GamesBeat

5 Reasons We Need Another Video Game Market Crash

As we prepare to enter the eighth generation of consoles with a waning economy and a current generation built almost entirely around motion controls and stupid gimmicks it’s arguable, depending on how you see a half-glass of water, that the video game market is doomed to crash again. In 1983 the market for video games became inundated with loads of worthless crap and consumers literally gave up on caring. After letdown after letdown from Atari due to the likes of the notorious E.T.: The Extra Terrestrial and their awful Pac-Man port alongside the dubious quality and massive quantities of competitor consoles  and shady third-party software consumers just said “to hell with it” and Atari ended up burying their trash in a New Mexico landfill.


Not pictured: Kinect, PS Move, and 95% of the games released for the Wii.

Having to cower away and bury your trash in the ground is about as ultimately defeated as you can get. Nobody even does that anymore these days, but they should (on principle, we can be less environmentally destructive than that today). What’s so different about Americans from the 80′s compared to today that prevents them from saying “I’m as mad as hell and I’m not going to take this anymore“? Why is it that something as deceptively simple as a small handful of trashy games from a leading video game company can cause a market crash in the eighties yet in today’s world Nintendo has free rein to greenlight more trashy shovelware than we have trucks to carry it all to an unsuspecting landfill? WHY?
 
The Wii may be the gold standard in ninth-rate garbage “video games” but their portfolio of shame is nothing compared to these five current business practices that are destroying the market and in some abstract form have got to be some kind of illegal.
 

“DLC” is industry shorthand for “downloadable content” (e.g. bonus characters/players, extra missions, MMO expansions). Obviously, “download” is the keyword here. This is some kind of add-on that does not come on the game disc and is something you have to purchase separately and store on your console’s local hard drive before you can play it. Again, I’m stressing the fact that this is a game expansion that doesn’t come on the disc. Developers, however, are still selling “DLC” that amounts to nothing more than a suspiciously small file (around 180KB on most Xbox 360 games) that couldn’t possibly contain the data for additional characters or missions. Hell, one high-res JPEG picture can surpass 180KB by leaps and bounds, so what exactly does this “DLC” do?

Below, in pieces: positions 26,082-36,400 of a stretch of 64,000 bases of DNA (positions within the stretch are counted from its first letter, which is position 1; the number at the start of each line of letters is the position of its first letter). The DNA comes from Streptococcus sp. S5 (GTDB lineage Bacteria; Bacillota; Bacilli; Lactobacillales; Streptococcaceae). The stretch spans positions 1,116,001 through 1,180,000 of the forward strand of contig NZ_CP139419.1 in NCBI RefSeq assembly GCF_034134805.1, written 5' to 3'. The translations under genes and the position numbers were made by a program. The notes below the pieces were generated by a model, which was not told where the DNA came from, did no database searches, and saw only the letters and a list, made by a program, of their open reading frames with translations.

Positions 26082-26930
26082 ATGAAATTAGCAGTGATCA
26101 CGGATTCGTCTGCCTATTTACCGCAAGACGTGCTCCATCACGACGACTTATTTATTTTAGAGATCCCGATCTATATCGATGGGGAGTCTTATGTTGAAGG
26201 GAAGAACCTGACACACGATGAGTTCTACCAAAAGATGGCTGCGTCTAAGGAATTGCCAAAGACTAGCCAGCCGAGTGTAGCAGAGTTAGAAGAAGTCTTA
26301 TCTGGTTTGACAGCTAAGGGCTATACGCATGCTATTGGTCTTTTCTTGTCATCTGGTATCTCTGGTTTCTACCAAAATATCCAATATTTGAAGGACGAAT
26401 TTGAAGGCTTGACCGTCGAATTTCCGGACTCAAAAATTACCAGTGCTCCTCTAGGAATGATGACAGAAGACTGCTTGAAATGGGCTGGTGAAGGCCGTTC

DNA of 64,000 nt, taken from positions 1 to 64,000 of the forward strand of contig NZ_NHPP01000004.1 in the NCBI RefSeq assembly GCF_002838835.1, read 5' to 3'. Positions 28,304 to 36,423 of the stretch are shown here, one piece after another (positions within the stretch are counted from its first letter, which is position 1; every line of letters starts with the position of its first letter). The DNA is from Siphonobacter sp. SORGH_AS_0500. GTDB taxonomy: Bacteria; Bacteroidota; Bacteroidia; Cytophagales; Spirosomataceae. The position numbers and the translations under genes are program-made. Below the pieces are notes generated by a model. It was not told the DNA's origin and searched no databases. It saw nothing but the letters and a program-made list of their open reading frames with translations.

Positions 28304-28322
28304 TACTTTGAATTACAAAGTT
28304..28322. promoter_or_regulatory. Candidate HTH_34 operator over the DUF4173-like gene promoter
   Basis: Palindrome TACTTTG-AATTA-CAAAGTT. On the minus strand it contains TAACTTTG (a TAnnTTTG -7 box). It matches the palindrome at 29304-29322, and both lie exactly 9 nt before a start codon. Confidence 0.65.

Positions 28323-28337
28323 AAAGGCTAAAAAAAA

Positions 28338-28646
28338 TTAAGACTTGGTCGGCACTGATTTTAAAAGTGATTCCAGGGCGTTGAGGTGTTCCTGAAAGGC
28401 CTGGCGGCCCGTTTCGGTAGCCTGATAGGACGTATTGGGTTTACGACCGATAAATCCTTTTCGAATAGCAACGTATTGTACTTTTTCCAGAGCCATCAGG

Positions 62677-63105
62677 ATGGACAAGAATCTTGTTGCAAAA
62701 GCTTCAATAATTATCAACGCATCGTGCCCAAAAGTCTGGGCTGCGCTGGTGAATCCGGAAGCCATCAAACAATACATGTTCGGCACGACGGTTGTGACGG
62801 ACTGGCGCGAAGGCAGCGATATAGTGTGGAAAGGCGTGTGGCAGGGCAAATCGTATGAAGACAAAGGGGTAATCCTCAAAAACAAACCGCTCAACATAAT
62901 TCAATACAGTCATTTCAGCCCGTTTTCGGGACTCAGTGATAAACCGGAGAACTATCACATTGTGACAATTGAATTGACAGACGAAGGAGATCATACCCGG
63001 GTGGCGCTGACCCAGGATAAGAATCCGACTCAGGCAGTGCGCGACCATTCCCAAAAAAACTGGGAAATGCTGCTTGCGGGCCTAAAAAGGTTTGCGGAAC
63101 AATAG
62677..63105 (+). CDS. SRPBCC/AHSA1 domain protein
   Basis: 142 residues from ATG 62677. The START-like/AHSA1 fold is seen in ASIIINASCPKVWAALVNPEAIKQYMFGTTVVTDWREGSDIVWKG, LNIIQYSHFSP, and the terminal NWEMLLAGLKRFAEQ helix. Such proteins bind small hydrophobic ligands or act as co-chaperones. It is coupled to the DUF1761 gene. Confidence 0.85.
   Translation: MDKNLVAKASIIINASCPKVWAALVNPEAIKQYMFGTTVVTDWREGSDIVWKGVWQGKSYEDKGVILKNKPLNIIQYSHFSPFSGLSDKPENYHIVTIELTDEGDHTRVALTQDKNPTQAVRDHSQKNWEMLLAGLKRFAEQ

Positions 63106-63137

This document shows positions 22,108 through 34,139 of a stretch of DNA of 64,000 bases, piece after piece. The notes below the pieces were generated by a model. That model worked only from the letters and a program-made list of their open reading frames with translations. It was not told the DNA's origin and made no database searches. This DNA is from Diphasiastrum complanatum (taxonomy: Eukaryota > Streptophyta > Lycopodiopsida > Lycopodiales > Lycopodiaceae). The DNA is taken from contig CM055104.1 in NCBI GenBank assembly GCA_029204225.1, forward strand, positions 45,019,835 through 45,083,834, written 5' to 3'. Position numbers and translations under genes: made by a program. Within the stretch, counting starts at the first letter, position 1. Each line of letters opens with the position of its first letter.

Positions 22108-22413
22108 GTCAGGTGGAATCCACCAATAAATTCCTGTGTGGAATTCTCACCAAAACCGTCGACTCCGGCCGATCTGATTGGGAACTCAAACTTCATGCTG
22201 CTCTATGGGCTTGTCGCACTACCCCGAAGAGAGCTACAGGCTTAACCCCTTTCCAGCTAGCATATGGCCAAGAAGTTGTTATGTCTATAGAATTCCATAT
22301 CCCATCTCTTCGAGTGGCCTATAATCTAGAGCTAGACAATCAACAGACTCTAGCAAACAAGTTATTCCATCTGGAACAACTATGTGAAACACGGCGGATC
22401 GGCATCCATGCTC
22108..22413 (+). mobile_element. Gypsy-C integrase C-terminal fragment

It unlocks something already on the disc.
 

It's basically backwards DRM.
 
That’s not “downloadable content”, that’s “I’ve already paid for this so why are you making me pay for it again content”, and it’s presently completely permissible in the industry even though it’s shadier than Guy Fieri wearing two pairs of sunglasses while standing under an umbrella that’s under a pop-tent under a tree when it’s overcast outside. The counterargument to this bogus DLC is simple: when you paid $60 for that game you paid for the disc and everything on it. It’s yours to do whatever you please. What developers are doing with these DLC “unlock codes” amounts to your favorite band selling their new album but charging you extra fees to unlock the second half of the CD.
 
The good news is not all developers are fond of the idea of these predatory nickel-and-diming practices. That still doesn’t change the fact, however, that developers such as 2K Games and Capcom have been busted using on-disc “DLC” and hawking unlock codes online. Not even Street Fighter is exempt from dealing under the table, but honestly if you paid the $15 required to unlock character outfits you probably deserved to have been duped out of your money.
 

Quickly, what’s the best way to beat your competition in a market? That’s right, make a better and more available product. Or you can do what Electronic Arts has done with their football games and score an exclusivity contract with the NFL effectively shutting out any and all competition in the market. EA originally signed this deal in 2004 for the duration of five years, but they have routinely extended their agreement enough times that it is currently set to expire in 2013 which I only assume will be met with another extension when its expiration rolls around again.
 
It is no secret that I hate sports games more than I hate myself but for the first time in my life I’m siding with the people who buy these games rather than calling them mean names.
 
Not pictured: A quality assurance department.
 
It’s pretty obvious why this isn’t right. Competition is what drives companies to make better products, to take chances and risks in an effort to outperform their competitors. When you nix all competition from the equation you also remove the necessity to execute a quality product, especially when we’re dealing with a game franchise that's essentially the same thing every single year. Football is football, but when it comes to expanding upon what amounts to running a ball back and forth the real deciding factors of what title you’ll buy revolve around the presentation of the game. What kinds of neat “little things” did the developers include? Is it a massive replay/camera system? Impeccable voice-overs and fluid commentating? Maybe they focused on in-depth player/roster interactivity? Topless cheerleader mode?
 
You can throw all that out the window when there’s only one company working with such an open-ended idea. You’ll get their regurgitated diarrhea and you have to like it because there’s no other competition and there won’t ever be so long as Electronic Arts maintains their contract with the NFL. For once I honestly feel badly for people who follow sports as a lifestyle as no other genre of games gets shafted as hard as sports titles has, but this isn’t Electronic Arts’ only shameful action, oh no; click over to Page 2 to see what else they've been pulling…